SHEET 7 [1F 7 INVENTOR CK. McCONNELL ATTORNEY BACKGROUND OF THE INVENTION Automotive cruise control systems are known having means for maintaining a selected speed after the car has been brought to that speed. The selected speed can be exceeded by depressing the accelerator pedal, and speed can be reduced by the brake pedal, which also inactivates the cruise control system. The known systems may be turnedon or off by SUMMARY OF THE INVENTION The cruise control system of the invention includes a reversible motor adapted to be connected by an electrically operated clutch to a control lever which has a link extending to a second lever fixed to the throttle of the carburetor. Thus; the motor is adapted to adjust the throttle to control the engine speed. A fluidic control unit includes a disc driven from the speedometer and provided with a pair of gates or openings. An air pressure unit has a pair of channels, called fluidic eyes, and is rotatable to set a desired speed. When one of the gates registers with one of the fluidic eyes, a fluidic amplifier is operated to actuate a switch which supplies a signal to the motor and causes it to turn in one direction. When the other fluidic eye comes into registry with the other gate, the motor is caused to turn in the other direction. Thus, the speedv of the engine is increased or decreased to bring it toward the preset speed. A clutch is deenergized when the brake pedal is depressed, to prevent the system from operating during brak- In a modification of the system, the disc rotated by the speedometer shaft has a third gate adapted to register with another set of fluidic eyes to operate a fluidic. switching device to set off a warning signal with the preset speed is exceeded.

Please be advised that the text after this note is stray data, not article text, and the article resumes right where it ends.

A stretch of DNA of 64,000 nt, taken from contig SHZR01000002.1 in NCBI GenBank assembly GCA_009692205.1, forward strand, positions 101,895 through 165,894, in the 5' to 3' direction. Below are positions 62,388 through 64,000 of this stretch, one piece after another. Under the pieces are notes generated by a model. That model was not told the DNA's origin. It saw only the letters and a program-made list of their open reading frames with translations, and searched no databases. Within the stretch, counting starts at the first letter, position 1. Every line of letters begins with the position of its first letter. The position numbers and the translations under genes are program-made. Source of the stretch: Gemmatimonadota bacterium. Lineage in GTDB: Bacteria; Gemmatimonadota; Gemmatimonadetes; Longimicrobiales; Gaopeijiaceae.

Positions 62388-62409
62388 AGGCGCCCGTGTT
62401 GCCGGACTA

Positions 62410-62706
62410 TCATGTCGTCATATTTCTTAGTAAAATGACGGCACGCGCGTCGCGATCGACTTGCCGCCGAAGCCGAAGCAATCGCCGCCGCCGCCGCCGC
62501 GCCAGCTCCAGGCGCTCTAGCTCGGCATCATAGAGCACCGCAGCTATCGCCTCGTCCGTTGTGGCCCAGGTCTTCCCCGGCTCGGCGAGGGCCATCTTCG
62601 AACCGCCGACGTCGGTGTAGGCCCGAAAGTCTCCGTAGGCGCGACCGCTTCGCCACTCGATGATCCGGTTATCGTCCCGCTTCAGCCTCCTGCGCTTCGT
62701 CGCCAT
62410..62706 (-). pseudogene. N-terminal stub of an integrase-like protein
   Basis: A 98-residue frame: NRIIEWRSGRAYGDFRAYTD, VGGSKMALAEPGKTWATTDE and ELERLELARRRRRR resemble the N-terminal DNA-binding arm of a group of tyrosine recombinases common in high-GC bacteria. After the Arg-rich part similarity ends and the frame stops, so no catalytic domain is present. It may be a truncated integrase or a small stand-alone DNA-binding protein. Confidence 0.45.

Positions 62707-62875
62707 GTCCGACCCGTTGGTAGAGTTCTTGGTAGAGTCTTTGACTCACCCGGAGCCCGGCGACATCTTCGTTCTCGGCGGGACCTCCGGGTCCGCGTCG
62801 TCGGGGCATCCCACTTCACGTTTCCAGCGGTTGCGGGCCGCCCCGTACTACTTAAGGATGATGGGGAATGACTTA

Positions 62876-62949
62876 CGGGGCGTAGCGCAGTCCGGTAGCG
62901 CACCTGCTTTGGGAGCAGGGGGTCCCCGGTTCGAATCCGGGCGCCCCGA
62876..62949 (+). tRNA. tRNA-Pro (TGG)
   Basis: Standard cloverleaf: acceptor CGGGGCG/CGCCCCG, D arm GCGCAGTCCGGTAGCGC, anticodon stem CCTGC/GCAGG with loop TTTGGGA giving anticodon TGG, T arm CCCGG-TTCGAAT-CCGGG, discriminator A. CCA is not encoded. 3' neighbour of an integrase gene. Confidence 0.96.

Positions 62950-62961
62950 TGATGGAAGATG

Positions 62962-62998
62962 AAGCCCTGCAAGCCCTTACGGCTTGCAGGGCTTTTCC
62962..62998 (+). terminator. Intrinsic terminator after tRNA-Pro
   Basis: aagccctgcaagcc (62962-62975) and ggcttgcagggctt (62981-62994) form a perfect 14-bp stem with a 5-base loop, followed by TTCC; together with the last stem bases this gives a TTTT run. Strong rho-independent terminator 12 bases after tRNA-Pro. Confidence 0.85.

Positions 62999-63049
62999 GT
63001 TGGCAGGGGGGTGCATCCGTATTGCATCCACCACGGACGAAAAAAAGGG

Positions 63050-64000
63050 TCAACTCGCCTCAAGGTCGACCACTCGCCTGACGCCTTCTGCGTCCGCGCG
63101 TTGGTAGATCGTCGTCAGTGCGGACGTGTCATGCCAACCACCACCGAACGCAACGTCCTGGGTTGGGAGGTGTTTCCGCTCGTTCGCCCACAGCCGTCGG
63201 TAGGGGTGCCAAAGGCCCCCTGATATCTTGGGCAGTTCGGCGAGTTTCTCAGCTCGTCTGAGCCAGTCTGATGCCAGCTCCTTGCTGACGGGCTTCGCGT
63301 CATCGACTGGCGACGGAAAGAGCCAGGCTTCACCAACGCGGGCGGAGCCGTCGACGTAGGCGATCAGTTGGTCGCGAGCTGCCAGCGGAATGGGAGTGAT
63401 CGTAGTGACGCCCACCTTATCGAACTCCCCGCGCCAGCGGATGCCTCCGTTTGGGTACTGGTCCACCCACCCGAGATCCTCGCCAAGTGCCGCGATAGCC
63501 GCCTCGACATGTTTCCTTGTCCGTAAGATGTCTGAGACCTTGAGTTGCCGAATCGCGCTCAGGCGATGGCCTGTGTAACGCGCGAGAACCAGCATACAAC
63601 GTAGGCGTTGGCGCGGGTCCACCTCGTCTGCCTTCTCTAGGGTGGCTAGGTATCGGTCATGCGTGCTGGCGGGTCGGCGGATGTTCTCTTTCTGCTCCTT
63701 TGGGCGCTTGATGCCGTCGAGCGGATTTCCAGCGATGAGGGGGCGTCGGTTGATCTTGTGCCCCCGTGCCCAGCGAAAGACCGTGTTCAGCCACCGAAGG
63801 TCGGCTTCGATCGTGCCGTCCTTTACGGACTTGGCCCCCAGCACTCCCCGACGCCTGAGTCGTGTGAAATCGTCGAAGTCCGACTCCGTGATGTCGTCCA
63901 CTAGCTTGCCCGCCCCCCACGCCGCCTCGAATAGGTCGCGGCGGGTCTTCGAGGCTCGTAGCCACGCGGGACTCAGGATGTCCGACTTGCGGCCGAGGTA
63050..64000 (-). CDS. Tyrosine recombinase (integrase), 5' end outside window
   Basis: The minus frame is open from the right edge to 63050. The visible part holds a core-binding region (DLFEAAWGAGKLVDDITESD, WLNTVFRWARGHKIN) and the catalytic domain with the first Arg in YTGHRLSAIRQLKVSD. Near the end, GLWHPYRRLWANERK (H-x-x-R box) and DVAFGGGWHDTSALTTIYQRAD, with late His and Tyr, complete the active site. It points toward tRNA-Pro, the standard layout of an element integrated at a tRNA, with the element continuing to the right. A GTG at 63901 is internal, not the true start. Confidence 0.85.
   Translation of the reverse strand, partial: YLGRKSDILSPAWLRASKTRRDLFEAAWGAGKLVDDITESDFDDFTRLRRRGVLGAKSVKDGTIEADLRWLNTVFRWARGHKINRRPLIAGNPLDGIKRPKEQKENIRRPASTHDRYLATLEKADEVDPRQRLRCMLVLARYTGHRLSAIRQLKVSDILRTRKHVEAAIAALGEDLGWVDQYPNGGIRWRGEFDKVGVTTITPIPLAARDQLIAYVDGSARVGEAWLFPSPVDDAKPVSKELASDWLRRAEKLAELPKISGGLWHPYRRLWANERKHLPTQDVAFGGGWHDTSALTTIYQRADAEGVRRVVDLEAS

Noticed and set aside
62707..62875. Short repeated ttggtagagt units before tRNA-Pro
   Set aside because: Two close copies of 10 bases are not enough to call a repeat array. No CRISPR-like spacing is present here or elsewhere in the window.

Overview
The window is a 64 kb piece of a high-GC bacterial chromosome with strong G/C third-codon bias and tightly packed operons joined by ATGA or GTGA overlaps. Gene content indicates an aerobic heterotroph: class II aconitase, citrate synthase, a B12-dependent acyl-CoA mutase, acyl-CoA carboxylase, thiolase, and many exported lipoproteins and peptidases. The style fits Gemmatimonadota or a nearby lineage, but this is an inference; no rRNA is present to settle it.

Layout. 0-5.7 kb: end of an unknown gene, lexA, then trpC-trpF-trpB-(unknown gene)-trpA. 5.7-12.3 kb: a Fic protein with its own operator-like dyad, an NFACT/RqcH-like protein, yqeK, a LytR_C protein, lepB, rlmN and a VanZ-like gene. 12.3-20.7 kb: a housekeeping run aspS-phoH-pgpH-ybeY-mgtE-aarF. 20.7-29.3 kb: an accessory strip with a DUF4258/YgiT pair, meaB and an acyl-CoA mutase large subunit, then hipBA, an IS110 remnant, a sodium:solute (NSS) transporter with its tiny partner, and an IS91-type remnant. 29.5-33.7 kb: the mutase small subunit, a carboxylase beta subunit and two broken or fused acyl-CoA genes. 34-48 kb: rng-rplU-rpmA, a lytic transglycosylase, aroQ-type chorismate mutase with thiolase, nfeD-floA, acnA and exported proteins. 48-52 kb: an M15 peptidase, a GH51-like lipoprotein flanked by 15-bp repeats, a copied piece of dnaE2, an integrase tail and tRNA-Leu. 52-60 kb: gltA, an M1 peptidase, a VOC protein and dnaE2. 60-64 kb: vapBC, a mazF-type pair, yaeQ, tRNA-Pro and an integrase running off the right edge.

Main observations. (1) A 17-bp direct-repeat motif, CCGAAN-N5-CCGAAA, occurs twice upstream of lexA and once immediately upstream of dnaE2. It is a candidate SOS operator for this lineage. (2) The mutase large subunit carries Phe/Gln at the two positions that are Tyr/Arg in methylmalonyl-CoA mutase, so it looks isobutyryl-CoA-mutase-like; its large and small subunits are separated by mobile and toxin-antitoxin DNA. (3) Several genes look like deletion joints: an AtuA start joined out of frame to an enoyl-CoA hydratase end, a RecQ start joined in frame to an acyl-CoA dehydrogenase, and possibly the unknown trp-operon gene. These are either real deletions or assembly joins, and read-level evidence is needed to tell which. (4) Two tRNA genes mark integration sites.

In still another embodiment, the disc has a fourth gate and another fluidic switching device connected to a time delay relay which operates after the preset speed has been exceeded for a given time. The relay causes the cruise control system to become inoperative, but enables the motor through other linkage to begin closing the throttle to reduce the engine speed.

BRIEF DESCRIPTION OF THE DRAWING The invention is illustrated in the following FIGS. of the drawing:

FIG. I is a general schematic of the cruise control system.

FIG. 2 is a schematic diagram of the fluidic control unit.

FIG. .3 is a plan view of a disc used in the fluidic portion of the system.

FIG. 4 is a schematic diagram of the electrical control unit.

FIG. 5 is a plan view of a modified disc useful for speed warning.

FIG. 6 is a diagram of fluidic control apparatus responsive to the additional gate in the disc of FIG. 5.

FIG. 7 is a general schematic of a cruise control system including a speed limiter. a

FIG. 8 is a schematic diagram of the electrical control unit utilized in the system of FIG. 7.

FIG. 9 is a plan view of the disc for the system of FIG. 7.